My Faults My Own

…willing to sacrifice something we don't have

for something we won't have, so somebody will someday.

IN WHICH Ross Rheingans-Yoo, a sometimes-poet and erstwhile student of Computer Science and Math, oc­cas­ion­al­ly writes on things of int­erest.

Reading Feed (last update: July 28)

A collection of things that I was happy I read. Views expressed by linked authors are chosen because I think they're interesting, not because I think they're correct, unless indicated otherwise.


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Blog: Marginal Revolution | How well is Germany dealing with the migration crisis? — "Whatever respite Germany may have gained this week is offset, and then some, by the arrival of a new and frightening political dynamic. Mr. Seehofer succeeded by going nuclear; chances are, he won’t be the last. The politics of fear and menace may be here to stay, undermining the foundations of democracy. In sound democracies, policies are the results of compromise between parties representing a majority of the voters. Through the politics of artificial crisis, minorities take the system hostage. They create policies redeeming fictional problems for fictional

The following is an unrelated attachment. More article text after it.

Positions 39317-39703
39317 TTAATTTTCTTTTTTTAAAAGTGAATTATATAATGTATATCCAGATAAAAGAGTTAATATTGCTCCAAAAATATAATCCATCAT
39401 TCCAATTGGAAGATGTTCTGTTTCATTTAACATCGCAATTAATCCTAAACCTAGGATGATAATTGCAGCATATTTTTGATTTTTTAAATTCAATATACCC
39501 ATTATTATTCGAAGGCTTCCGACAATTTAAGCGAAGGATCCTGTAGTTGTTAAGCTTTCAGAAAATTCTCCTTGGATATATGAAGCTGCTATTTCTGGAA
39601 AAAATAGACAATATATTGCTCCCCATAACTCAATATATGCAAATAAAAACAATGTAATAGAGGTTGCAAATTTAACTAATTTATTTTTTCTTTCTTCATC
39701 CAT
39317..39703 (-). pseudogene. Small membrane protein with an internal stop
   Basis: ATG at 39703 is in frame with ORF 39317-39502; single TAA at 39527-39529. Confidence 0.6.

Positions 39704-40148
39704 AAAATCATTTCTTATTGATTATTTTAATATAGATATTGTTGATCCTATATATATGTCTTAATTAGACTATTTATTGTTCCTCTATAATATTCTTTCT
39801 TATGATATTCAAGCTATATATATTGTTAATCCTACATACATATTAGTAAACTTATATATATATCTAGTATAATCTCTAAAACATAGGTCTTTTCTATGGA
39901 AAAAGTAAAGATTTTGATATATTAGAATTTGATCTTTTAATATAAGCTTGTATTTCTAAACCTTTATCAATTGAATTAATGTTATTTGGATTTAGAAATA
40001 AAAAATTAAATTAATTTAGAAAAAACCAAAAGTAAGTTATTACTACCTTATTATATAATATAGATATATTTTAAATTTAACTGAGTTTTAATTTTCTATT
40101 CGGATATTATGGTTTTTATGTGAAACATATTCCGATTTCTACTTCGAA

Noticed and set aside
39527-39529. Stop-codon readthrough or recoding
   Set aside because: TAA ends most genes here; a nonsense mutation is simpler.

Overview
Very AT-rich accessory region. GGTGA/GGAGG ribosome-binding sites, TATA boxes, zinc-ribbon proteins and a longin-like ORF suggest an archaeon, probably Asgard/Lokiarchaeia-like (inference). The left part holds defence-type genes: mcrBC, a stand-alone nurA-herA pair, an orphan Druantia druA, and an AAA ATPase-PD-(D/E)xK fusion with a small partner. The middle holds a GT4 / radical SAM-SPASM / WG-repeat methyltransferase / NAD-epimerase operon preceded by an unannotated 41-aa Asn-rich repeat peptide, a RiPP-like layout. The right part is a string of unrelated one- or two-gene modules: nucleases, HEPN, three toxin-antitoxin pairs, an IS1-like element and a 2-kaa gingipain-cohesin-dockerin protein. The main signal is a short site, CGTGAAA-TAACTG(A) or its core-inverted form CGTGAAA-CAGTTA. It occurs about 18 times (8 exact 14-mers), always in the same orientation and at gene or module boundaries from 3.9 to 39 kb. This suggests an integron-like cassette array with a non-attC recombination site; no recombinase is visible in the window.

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[China] Departure, Arrival

For the next ten days, I'll be in Beijing, China (specifically "The High School Affiliated to Renmin University of China", I kid you not...) as a part of HSYLC, the (Harvard Association for US-China Relations) Summit for Young Leaders in China. Yeah, it's a mouthful.

More specifically, I'm here to teach math. I'll be teaching 3day*1.5hour seminars to four groups of 10-15 gifted students from high schools around China. In addition to that, I'll be expected to hold office hours, run a workshop on applying to college in the US, and lead extracurricular activities. (Mine will very likely be something dance-related.)

If you're curious about my actual curriculum, then rest assured that I'll write about it...later. Today's post is just a series of travel-journal snapshots from the past day-and-a-half-long day. Tomorrow, we begin checking in students, and on Thursday, we'll actually start classes. Until then, I'm adapting to life in a country where I literally can't communicate with most of the population... (On the bright side, they

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